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Crafting Business Models. models.ppt. Business model components. Concept describes the opportunity. 1 Revenue Model. 2 Cost Model. Value measures the return to investors & other stakeholders. Capabilities define resources needed to turn concept Into reality. 3 Asset Model.

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business model components
Business model components

Conceptdescribes theopportunity

1Revenue Model

2Cost Model

Valuemeasures the returnto investors & otherstakeholders

Capabilitiesdefine resources neededto turn concept

Into reality

3Asset Model

business model components3
Business Model Components
  • Business concept defines strategy
  • Capabilities defines resources needed to execute strategy
  • A high-performing organization returns value to all stakeholders
  • Revenue Model based on sales, fees of many kinds
  • Cost Model based on: cost to acquire people, advertising, material & supplies, R&D, infrastructure
  • Asset Model based on: financial assets, property, plant & equipment, securities, real estate, relationships, brand, knowledge & expertise, agility and responsiveness, intellectual property, goodwill
  • Market participants may assume 2 key value chain roles
    • Producer
    • Distributor – may or may not hold inventory
    • If vertically integrated, they do both
  • Networked business model framework distinguishes between
    • Focused distributors – much like off-line counterparts (e.g.,
    • Portals – provide gateways to broad array of content, services, products, solutions thru on-line or multi-channel distribution networks (e.g. Yahoo)
focused distributors
Focused Distributors
  • Offer products & services related to a specific market niche
  • 5 types of focused distributors:
    • Retailers
    • Marketplaces
    • Aggregators
    • Exchanges
    • Infomediaries
retailer business model
Retailer Business Model
  • Example:
  • Revenue model based on product/service sales
  • Cost model includes procurement, inventory management, order fulfillment, and customer service (including returns
  • Ratio of tangible to intangible assets much higher than firms that do not assume control of physical inventory.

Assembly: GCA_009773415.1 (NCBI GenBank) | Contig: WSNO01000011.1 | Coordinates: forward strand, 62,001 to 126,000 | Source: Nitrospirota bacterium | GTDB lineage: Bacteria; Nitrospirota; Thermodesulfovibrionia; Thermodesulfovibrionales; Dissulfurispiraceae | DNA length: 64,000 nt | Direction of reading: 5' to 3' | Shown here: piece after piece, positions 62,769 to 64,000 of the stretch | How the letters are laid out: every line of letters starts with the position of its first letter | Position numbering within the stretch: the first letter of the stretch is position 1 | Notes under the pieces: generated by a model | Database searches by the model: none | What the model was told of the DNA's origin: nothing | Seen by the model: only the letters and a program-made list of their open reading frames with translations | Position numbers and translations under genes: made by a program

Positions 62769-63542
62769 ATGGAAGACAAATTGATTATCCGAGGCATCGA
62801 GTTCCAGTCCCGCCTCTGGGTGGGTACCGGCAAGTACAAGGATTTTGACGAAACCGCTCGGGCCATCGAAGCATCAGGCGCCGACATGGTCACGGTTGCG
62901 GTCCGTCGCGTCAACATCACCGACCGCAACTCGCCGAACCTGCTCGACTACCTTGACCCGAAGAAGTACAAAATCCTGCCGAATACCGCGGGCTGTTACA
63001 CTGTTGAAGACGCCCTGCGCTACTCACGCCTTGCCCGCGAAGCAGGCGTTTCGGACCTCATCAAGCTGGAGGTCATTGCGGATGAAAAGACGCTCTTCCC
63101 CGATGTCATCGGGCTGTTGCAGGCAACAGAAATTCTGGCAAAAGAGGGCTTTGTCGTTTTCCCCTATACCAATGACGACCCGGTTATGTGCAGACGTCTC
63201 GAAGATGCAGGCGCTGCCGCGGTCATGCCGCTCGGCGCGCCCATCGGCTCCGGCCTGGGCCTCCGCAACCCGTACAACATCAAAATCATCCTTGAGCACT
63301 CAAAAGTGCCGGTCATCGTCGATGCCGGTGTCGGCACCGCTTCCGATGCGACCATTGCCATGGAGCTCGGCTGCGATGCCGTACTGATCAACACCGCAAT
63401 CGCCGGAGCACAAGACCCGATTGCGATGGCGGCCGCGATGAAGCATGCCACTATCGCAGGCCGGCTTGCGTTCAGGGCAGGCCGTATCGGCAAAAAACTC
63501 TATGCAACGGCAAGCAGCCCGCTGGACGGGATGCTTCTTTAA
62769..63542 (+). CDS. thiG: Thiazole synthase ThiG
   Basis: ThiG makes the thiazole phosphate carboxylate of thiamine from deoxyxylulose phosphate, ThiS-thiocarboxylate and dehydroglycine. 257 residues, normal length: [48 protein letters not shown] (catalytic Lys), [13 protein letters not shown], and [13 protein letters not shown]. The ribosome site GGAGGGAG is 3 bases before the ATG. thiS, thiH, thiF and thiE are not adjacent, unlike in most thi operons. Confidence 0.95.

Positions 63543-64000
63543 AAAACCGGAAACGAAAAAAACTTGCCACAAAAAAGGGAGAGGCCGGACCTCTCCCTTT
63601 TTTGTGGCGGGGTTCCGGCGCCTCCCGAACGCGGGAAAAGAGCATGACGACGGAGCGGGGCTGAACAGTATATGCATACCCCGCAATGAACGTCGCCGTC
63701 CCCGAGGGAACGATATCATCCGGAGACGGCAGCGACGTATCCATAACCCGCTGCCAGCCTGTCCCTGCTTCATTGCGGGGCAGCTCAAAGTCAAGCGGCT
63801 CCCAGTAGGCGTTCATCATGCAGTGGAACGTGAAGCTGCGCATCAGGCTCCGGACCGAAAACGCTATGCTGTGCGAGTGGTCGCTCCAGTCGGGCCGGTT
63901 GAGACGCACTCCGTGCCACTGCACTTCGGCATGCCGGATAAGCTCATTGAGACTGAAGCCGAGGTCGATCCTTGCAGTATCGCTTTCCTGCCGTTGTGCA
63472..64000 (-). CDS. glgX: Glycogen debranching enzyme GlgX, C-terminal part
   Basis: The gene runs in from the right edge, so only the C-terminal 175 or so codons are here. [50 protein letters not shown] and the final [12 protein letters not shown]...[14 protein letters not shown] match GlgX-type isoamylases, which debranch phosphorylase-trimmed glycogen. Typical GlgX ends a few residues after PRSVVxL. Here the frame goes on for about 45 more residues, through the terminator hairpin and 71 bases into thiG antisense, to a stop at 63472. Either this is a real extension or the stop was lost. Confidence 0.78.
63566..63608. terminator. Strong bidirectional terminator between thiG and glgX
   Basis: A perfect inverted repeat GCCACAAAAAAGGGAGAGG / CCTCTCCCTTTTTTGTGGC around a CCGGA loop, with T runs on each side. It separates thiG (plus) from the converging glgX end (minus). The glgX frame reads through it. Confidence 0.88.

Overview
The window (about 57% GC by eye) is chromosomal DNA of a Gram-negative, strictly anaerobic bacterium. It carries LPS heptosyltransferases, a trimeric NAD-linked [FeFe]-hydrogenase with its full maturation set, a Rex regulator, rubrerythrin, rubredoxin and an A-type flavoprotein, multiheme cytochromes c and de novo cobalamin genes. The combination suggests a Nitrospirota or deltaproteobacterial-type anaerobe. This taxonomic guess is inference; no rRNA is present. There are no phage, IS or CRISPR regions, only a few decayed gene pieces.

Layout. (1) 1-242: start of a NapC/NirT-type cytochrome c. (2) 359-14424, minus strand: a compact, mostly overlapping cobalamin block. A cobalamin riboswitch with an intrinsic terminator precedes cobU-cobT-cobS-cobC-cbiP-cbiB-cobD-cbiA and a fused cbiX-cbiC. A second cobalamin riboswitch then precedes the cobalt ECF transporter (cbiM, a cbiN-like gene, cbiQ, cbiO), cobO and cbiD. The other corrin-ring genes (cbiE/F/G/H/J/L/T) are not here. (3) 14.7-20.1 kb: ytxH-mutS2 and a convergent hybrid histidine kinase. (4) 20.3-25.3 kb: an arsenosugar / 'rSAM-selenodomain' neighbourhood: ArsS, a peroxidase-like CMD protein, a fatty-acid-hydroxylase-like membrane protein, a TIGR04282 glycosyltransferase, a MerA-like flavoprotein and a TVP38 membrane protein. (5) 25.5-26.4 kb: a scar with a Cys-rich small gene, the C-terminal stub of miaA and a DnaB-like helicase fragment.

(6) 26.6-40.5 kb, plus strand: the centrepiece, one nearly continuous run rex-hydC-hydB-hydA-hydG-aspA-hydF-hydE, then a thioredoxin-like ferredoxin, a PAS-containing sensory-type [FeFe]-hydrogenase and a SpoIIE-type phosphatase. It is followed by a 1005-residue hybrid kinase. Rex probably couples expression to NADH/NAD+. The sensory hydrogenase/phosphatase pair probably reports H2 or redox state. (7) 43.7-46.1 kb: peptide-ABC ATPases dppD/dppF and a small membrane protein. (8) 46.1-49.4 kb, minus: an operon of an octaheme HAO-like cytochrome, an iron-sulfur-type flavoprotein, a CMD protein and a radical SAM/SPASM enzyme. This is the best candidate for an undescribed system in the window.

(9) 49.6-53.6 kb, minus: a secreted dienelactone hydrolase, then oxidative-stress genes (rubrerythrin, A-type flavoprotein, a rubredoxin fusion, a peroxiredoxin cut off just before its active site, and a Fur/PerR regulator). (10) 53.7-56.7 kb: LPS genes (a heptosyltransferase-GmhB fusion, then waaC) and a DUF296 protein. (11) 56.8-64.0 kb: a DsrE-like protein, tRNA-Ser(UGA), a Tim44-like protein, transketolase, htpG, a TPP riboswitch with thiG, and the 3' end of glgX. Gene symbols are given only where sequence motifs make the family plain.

marketplace business model
Marketplace business model
  • Example: E-Loan
  • Sell products & services
  • Do not hold inventory
  • Sell products with a non-negotiable price
  • Complete sales on line
  • Often link electronically to supplier databases & transaction systems to make sure transaction can be completed
  • Procurement & inventory costs lower
aggregator business model
Aggregator business model
  • Example: Autoweb car market
  • Provide information on products & services for sale by others in the channel
  • Buyer cannot complete final transaction inside website:
  • Revenue model based in referral fees & advertising
  • Customers often use such sites to comparison shop so aggregator cannot claim referral fee
infomediary business model
Infomediary business model
  • Example: Internet Securities
  • Unites buyers & sellers of information-based products such as news, weather, sports & financial information
  • Transactions are complete online
  • May charge individual or corporate (if B2B) subscription fee for services
  • B2C infomediaries may provide information service free to consumers & make money from advertising revenues paid by sponsors or affiliates
  • Barriers to entry are low because information is readily available & cost of packaging & delivering it is low
    • Need to develop unique value-added content and analytical tools for which they charge users
    • Collect information about users of their systems & sell it
exchange business model
Exchange business model
  • Examples: eBay & marketplace
  • May or may not take control of inventory
  • May or may not complete final sales transaction online
  • Price is not set– key differentiating factor
  • Revenue, cost & asset models vary depending on whether online exchange assumes control of inventory & completes the transaction
  • 3 types of portal business models